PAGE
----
From left to right Ntombizodwa Quwese, Busiswa Magaqa, Thandeka Khobolo and Fransisca Mboyiza harvest tea from one of Magwa Tea Estate’s plantations. They are among about 150 tea pickers employed to harvest this season. Photo: Raahil Sain / ANA
From left to right Ntombizodwa Quwese, Busiswa Magaqa, Thandeka Khobolo and Fransisca Mboyiza harvest tea from one of Magwa Tea Estate’s plantations. They are among about 150 tea pickers employed to harvest this season. Photo: Raahil Sain / ANA
Bulelwa Sgeje at one of the Magwa Tea Estate’s plantations. She is among about 150 tea pickers employed to harvest this season. Photo: Raahil Sain / ANA
Bulelwa Sgeje at one of the Magwa Tea Estate’s plantations. She is among about 150 tea pickers employed to harvest this season. Photo: Raahil Sain / ANA
Nwabisa Kenjana (left) and Nokubonga Ncenceza (right) pluck leaves at the tea plantations on Thursday. Photo: Raahil Sain / ANA
Nwabisa Kenjana (left) and Nokubonga Ncenceza (right) pluck leaves at the tea plantations on Thursday. Photo: Raahil Sain / ANA

PORT ELIZABETH - Eastern Cape MEC for Eastern Cape Rural Development and Agrarian Reform, Mlibo Qoboshiyane, is expected to visit the Magwa Tea Estate in Lusikisiki next month for the first harvest following four years of dormancy. 

As part of the processes to rescue the province’s two tea estates, the provincial government resolved to issue an expression of interest call aimed at attracting the private sector to invest in the incorporated tea estate. 

Majola tea estate was incorporated into the Magwa tea estate following a court process after workers resolved to join the two tea estates to form a single incorporated tea estate. 

This year 100 percent of the Magwa tea estate ownership was transferred from the Eastern Cape Development Cooperation (ECDC) to the Department of Rural Development and Agrarian Reform (DRDAR) and a new shareholding structure was developed to attract private sector investors.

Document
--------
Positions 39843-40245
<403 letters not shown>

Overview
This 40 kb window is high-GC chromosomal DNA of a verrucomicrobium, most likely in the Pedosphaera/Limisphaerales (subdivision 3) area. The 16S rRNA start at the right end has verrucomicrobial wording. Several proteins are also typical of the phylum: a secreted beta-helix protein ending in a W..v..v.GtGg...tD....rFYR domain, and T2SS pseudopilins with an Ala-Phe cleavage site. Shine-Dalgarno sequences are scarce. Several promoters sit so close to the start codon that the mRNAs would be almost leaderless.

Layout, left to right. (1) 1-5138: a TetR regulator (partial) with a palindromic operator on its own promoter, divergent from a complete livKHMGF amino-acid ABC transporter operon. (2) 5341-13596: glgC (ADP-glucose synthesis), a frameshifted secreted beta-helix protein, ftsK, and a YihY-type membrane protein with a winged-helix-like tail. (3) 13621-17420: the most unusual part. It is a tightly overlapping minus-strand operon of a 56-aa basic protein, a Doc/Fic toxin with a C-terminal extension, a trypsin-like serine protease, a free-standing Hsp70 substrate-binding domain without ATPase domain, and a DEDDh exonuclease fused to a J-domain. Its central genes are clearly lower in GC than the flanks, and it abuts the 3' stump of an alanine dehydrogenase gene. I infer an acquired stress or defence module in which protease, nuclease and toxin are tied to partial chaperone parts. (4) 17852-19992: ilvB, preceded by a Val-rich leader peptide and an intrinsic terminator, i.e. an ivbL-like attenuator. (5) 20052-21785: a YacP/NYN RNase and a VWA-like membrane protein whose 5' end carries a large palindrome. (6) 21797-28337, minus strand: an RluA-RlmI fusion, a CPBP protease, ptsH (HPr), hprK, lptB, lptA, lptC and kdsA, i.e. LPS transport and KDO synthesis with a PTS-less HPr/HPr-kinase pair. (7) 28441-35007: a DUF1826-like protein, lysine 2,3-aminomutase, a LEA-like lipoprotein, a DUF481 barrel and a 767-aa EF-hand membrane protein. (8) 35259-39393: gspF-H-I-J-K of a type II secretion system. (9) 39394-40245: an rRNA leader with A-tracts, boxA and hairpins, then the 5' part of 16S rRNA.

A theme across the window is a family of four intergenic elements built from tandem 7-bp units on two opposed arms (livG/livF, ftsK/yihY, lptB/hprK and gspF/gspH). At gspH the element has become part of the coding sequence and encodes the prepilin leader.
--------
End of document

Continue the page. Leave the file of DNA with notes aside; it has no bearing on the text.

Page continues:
Qoboshiyane said the proposed new shareholding structure of the incorporated tea estate would give the private investor a controlling 51 percent shareholding, 26 percent to the community, 13 percent to the employees of the tea estate and government would hold a 10 percent shareholding. 

"The private equity partner will be required to fund the 51 percent equity share by contributing 51 percent of the funding required in the approved business plan. 

A lease agreement with the community in lieu of the 26 percent shareholding may also be considered in proposals.

He said stakeholders associated with the tea estate operations were being consulted and engaged on the process of the business rescue plan as well as on the long-term financial sustainability of the tea estate. 

"The business rescue practitioner engaged workers, managers, and shop stewards of Magwa and Majola tea estates, traditional leaders, communal property associations and potential investors on the business rescue processes," he said. 

Qoboshiyane said that provincial treasury committed to allocate R116 million for the tea estate rescue process to improve tea production on the incorporated tea estate. 

"We invite private individuals or corporations interested in investing in tea production to respond to this expression of interest to commercialize tea production in the Eastern Cape so that we can contribute towards economic growth, create jobs and improve rural economy of the province," said Qoboshiyane. 

- African News Agency (ANA)